US moves WTO Panel in China''s intellectual property rights laws

14 Aug 2007


The Office of the US Trade Representative announced today that the United States has requested the World Trade Organization (WTO) to establish a dispute settlement panel, the next step in its WTO case challenging deficiencies in China''s legal regime for protecting and enforcing copyrights and trademarks on a wide range of products.

This is one of five WTO cases the United States has brought against China and the third case against China where the United States has requested a WTO dispute settlement panel. The earlier two cases were in September 2006 on China''s auto import tariffs and in July 2007 against Chinese export subsidies.

"The United States and China have tried, through formal consultations over the last three months, to resolve differences arising from US concerns about inadequate protection of intellectual property rights in China. That dialogue has not generated solutions to the issues we have raised, so we are asking the WTO to form a panel to settle this dispute," said USTR spokesman Sean Spicer.

Spicer added, "It is in the best interest of all nations, including China, to protect intellectual property rights. Over the past several years China has taken tangible steps to improve IPR protection and enforcement. However, we still see important gaps that need to be addressed. We will pursue this legal dispute in the WTO and will continue to work with China bilaterally on other important IPR issues."

In pursuing this action, the United States is seeking to eliminate significant structural deficiencies that give pirates and counterfeiters in China a safe harbor to avoid criminal liability. The US is also seeking to improve enforcement procedures at China''s border, and to give copyright owners more tools to prevent the production of unauthorized copies in China. The United States requested WTO dispute settlement consultations with China over these issues in April. The United States and China held consultations in early June. China has not, however, taken any steps that address these U.S. concerns during this period.

The WTO Dispute Settlement Body at its next meeting, which is scheduled for 31 August, will consider the US'' panel request.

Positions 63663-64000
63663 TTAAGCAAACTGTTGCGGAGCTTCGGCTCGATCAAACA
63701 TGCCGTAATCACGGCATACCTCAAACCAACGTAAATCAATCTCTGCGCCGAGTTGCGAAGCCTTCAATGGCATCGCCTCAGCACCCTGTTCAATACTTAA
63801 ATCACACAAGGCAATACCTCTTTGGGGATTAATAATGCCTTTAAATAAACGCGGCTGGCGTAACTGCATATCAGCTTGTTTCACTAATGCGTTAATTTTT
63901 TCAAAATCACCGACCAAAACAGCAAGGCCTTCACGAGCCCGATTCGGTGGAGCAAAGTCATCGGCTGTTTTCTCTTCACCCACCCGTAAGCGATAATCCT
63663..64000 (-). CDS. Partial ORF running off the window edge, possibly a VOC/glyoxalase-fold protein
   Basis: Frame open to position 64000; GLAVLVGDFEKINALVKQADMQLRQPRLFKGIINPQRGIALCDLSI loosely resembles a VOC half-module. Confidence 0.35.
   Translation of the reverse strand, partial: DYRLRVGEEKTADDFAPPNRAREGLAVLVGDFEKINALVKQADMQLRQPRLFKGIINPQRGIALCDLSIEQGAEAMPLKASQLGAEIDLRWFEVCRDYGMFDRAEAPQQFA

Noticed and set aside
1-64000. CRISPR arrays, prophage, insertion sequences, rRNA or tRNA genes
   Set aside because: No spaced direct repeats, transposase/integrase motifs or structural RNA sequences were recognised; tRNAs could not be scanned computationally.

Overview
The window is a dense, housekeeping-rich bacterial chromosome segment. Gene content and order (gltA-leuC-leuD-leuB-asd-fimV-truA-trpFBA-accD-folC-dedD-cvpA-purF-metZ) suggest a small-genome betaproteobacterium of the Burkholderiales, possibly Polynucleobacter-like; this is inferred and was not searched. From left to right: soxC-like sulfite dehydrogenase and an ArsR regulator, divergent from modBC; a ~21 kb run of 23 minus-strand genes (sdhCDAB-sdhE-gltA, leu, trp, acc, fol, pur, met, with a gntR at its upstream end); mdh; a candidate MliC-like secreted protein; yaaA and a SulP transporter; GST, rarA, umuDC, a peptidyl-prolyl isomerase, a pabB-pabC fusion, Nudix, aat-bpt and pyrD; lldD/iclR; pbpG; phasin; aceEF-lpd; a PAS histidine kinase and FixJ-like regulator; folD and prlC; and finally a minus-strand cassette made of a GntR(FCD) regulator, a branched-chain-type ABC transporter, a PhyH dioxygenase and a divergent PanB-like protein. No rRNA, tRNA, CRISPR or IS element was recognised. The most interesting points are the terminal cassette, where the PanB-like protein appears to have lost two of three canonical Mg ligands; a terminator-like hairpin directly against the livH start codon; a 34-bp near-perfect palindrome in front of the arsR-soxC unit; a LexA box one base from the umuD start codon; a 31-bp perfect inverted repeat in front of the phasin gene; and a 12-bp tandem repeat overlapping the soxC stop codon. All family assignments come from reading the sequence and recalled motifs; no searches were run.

Background of US complaints against China
The United States had initiated dispute settlement proceedings over deficiencies in China''s legal regime for protecting and enforcing copyrights and trademarks by requesting consultations with China on April 10, 2007.

Consultations were held on 7 and 8 June, 2007. Under WTO rules, the WTO Dispute Settlement Body (DSB) will consider the US request for establishment of a panel at its next meeting, which is scheduled for August 31, 2007.

The US panel request alleges violations of various provisions of the WTO agreement on Trade-Related Aspects of Intellectual Property Rights (the TRIPS Agreement) related to three aspects of China''s IPR regime.

First, the request challenges quantitative thresholds in China''s criminal law that must be met in order to start criminal prosecutions or obtain criminal convictions for copyright piracy and trademark counterfeiting.

Wholesalers and distributors are able to operate below these high thresholds without fear of criminal liability, so these thresholds effectively permit piracy and counterfeiting on a commercial scale.

Second, the panel request addresses the rules for disposal of IPR-infringing goods seized by Chinese customs authorities. Those rules appear to permit goods to be released into commerce following the removal of fake labels or other infringing features, when WTO rules dictate that these goods normally should be kept out of the marketplace altogether.

Third, the panel request addresses the apparent denial of copyright protection for works poised to enter the market but awaiting Chinese censorship approval. It appears that Chinese copyright law provides the copyright holder with no right to complain about copyright infringement (including illegal / infringing copies and unauthorised translations) before censorship approval is granted.

Immediate availability of copyright protection is critical to protect new products from pirates, who - unlike legitimate producers - do not wait for the Chinese content review process to be completed.

The US had requested a WTO panel in September 2006 to examine China''s regulations imposing local content requirements in the auto sector through discriminatory charges on imported auto parts; panel proceedings in that dispute are underway.

In July 2007, the United States requested a panel regarding several subsidy programmes the United States believes are prohibited under WTO rules; the panel request in that dispute is pending before the DSB.

In the market access dispute, which concerns Chinese market access barriers affecting copyright intensive industries (movies, music, home entertainment videos, publications), the United States has just completed supplemental consultations with China and is considering next steps. China settled the fifth case, concerning discriminatory taxes on semiconductors, during WTO consultations in 2004.

Business History Videos

History of hovercraft Part 3...

Today I shall talk a bit more about the military plans for ...

By Kiron Kasbekar | Presenter: Kiron Kasbekar

History of hovercraft Part 2...

In this episode of our history of hovercraft, we shall exam...

By Kiron Kasbekar | Presenter: Kiron Kasbekar

History of Hovercraft Part 1...

If you’ve been a James Bond movie fan, you may recall seein...

By Kiron Kasbekar | Presenter: Kiron Kasbekar

History of Trams in India | ...

The video I am presenting to you is based on a script writt...

By Aniket Gupta | Presenter: Sheetal Gaikwad

view more